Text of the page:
Sunday, June 25, 2006

Lordy, Lordy, look at the Garden now

We've had a wonderfully cool and wet beginning to summer. So far we've had sun in the mornings and rain in the evenings. Not so much rain that I fear the garden will drown, but enough rain that I've only had to water the garden once in the last three weeks.

The garden is loving it and producing very well indeed. There are a few dozen baby pea pods on the peas. The spinach is growing full as are the beets, carrots, and bush beans We have blooms on all the squash and gourd plants and quite a few baby squash too. There are three small zucchini and at least six baby summer squash. It's hard to keep my fingers away from them. I want so badly to have fresh squash for supper tonight but I am being good and letting them grow a little bigger.

Thursday, June 22, 2006

Someone is in the Kitchen

I have many pleasures in life, one of them cooking. I grew up in the Southern USA so there are many cultural meals we cook for ourselves that we can't get anywhere else. In the area I grew up in, it was easy to find pulled pork sandwiches, cornbread, fresh cooked greens, black-eyed peas, and biscuits at the local eateries. Here in Canada, those every day, common man, meals can only be found in my own kitchen.

I'm not sure that PeterC really enjoyed my cooking when we first got married. PeterC is of French - English ancestry and quite unused to the common meals of my old home. And, if I am completely truthful, I wasn't the best cook when it came to my cultural meals. I could cook a mean pulled pork sandwich but the finer points of southern cooking resisted my attempts.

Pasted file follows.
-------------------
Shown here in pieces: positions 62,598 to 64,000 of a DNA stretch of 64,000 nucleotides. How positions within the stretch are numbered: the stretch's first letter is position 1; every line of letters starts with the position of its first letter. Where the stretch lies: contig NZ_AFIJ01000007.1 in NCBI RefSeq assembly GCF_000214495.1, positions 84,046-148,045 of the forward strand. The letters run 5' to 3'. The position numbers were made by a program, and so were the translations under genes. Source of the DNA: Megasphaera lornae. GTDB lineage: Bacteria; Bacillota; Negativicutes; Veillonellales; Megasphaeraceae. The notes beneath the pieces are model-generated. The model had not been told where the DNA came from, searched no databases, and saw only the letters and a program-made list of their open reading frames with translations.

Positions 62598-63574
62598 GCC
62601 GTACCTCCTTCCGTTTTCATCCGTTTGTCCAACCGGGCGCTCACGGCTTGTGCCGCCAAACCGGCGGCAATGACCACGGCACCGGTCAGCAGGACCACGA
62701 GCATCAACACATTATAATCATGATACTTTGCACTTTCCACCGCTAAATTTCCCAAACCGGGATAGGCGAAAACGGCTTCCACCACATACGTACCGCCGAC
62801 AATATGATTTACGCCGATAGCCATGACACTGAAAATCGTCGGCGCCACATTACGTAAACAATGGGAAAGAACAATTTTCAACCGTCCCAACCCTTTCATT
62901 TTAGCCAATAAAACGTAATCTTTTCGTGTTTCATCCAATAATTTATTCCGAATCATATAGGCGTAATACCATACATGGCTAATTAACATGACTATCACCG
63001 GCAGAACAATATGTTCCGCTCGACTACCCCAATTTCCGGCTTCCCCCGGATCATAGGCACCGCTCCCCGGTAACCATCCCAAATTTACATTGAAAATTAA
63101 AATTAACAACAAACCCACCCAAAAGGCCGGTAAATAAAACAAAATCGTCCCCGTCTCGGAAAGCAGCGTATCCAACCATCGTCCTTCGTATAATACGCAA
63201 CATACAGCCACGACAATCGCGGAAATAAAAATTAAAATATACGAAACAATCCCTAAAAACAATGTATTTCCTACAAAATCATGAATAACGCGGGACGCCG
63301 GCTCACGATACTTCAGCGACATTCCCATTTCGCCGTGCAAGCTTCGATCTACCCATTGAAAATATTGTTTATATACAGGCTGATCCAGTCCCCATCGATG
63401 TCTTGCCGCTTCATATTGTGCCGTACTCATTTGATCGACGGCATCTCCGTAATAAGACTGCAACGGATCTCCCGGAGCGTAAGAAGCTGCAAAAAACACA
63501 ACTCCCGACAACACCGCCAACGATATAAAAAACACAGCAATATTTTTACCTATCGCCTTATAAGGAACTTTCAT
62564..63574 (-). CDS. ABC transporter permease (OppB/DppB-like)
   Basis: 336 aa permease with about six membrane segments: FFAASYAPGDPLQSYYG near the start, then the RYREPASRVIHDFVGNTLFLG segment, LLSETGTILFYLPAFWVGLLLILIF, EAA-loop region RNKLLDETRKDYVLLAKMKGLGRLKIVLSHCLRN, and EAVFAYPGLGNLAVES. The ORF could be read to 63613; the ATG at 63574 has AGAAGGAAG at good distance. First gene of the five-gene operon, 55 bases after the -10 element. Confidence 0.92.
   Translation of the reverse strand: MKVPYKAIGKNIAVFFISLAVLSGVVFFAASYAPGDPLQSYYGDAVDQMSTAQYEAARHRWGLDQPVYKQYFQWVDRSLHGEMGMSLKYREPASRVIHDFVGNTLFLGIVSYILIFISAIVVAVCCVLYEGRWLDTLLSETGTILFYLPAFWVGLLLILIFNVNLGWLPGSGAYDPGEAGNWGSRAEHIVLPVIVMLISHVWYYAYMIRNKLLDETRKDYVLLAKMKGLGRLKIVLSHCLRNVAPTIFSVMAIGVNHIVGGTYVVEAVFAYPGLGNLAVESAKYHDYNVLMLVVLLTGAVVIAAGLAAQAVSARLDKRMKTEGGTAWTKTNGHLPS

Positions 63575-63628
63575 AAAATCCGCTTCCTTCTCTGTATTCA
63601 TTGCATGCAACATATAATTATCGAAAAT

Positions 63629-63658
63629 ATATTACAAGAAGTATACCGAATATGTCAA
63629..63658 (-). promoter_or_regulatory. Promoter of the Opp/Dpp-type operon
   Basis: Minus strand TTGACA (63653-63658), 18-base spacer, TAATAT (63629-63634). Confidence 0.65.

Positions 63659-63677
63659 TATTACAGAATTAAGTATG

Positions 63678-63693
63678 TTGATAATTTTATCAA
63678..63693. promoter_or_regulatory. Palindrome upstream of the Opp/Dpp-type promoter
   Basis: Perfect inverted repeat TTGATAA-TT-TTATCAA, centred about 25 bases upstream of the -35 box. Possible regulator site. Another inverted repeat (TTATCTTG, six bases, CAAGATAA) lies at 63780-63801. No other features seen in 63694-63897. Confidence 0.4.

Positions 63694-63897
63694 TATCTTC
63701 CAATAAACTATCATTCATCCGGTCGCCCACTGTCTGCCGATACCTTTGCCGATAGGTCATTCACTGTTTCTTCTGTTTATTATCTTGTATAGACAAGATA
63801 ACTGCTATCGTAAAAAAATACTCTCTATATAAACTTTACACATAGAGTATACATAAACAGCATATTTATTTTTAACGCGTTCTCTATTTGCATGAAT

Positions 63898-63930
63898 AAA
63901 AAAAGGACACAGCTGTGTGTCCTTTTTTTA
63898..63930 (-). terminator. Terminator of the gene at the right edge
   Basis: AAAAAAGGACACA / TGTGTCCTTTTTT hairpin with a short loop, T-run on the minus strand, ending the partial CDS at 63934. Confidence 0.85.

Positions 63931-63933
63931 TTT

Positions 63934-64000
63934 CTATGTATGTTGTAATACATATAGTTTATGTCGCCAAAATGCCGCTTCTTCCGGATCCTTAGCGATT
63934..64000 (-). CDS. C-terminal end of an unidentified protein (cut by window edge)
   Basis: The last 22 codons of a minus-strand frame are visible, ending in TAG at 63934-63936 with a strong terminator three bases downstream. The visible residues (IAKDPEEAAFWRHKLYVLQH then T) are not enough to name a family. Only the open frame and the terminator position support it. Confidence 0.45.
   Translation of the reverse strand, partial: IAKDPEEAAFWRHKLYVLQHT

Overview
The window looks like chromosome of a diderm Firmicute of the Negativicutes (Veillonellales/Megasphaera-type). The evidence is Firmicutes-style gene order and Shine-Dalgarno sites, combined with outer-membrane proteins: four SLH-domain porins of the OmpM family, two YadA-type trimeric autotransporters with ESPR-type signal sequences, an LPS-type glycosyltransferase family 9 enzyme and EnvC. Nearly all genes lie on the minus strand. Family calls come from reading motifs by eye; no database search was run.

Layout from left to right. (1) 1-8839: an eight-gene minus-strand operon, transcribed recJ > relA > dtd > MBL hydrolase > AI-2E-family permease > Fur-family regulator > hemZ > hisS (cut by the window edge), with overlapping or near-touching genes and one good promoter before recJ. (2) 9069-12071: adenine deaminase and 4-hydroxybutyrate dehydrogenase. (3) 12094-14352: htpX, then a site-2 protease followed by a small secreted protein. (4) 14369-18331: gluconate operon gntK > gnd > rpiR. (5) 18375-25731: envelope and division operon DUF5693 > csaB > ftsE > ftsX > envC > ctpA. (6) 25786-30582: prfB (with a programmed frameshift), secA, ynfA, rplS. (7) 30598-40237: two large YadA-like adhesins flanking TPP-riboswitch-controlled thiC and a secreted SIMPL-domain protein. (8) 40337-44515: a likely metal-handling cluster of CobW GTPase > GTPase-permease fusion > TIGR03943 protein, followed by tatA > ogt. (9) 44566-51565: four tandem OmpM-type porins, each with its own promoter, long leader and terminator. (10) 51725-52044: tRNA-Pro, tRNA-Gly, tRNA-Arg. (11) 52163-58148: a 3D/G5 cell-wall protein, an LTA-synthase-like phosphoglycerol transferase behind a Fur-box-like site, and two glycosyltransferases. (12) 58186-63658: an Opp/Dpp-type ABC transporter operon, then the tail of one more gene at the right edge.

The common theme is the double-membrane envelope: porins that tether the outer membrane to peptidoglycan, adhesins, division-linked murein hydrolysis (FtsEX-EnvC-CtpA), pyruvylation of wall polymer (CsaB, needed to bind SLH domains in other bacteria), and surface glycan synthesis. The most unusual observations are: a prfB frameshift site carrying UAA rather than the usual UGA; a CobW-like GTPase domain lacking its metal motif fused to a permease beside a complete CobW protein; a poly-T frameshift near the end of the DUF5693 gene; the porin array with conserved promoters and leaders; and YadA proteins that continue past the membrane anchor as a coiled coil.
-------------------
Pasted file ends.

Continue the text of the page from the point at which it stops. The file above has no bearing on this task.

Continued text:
It wasn't until we moved to Sparrow Haven that I finally learned how to cook southern style meals correctly. I can only attribute that to an old, 1932, Watkin's Cookbook that I purchased on Ebay. It didn't teach me southern style cooking but it gave me the recipes for frugal, common, everyday foods which is the quintessential essence of Southern Cooking.

Or maybe, I matured enough to appreciate the simpler fare that has allowed poor families to survive on what little food they could scratch from the dirt. Perhaps that is more the truth for as I age I find myself thinking fondly on those meals that I detested as a child. At the rate I'm going, I will be my mother in another twenty years or so.

Sunday, June 18, 2006

Spring to Summer, Overnight